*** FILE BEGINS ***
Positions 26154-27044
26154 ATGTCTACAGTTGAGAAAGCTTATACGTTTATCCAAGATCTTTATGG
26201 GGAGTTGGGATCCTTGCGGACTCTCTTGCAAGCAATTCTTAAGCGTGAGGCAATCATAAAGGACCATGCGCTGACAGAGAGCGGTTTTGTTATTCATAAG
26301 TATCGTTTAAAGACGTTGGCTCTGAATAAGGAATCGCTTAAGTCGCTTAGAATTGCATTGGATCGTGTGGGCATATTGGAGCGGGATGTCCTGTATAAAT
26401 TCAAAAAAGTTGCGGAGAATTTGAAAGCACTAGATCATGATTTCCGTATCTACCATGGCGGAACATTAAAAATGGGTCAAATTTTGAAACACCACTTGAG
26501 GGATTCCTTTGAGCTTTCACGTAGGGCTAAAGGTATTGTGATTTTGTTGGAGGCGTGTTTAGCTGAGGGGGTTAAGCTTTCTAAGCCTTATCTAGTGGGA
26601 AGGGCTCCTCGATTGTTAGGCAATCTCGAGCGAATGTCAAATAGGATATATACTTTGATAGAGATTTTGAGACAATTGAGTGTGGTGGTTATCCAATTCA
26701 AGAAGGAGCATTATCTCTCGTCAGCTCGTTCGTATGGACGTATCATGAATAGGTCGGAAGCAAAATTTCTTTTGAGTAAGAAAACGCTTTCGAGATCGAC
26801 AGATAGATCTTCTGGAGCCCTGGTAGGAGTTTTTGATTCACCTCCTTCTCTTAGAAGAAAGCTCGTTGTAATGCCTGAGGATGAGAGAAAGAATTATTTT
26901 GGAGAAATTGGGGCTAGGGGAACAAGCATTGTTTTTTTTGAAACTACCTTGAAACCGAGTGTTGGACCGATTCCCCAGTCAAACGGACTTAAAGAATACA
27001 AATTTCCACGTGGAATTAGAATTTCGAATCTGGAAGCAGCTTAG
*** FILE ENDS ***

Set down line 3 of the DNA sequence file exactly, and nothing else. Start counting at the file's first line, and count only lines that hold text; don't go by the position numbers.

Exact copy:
26201 GGAGTTGGGATCCTTGCGGACTCTCTTGCAAGCAATTCTTAAGCGTGAGGCAATCATAAAGGACCATGCGCTGACAGAGAGCGGTTTTGTTATTCATAAG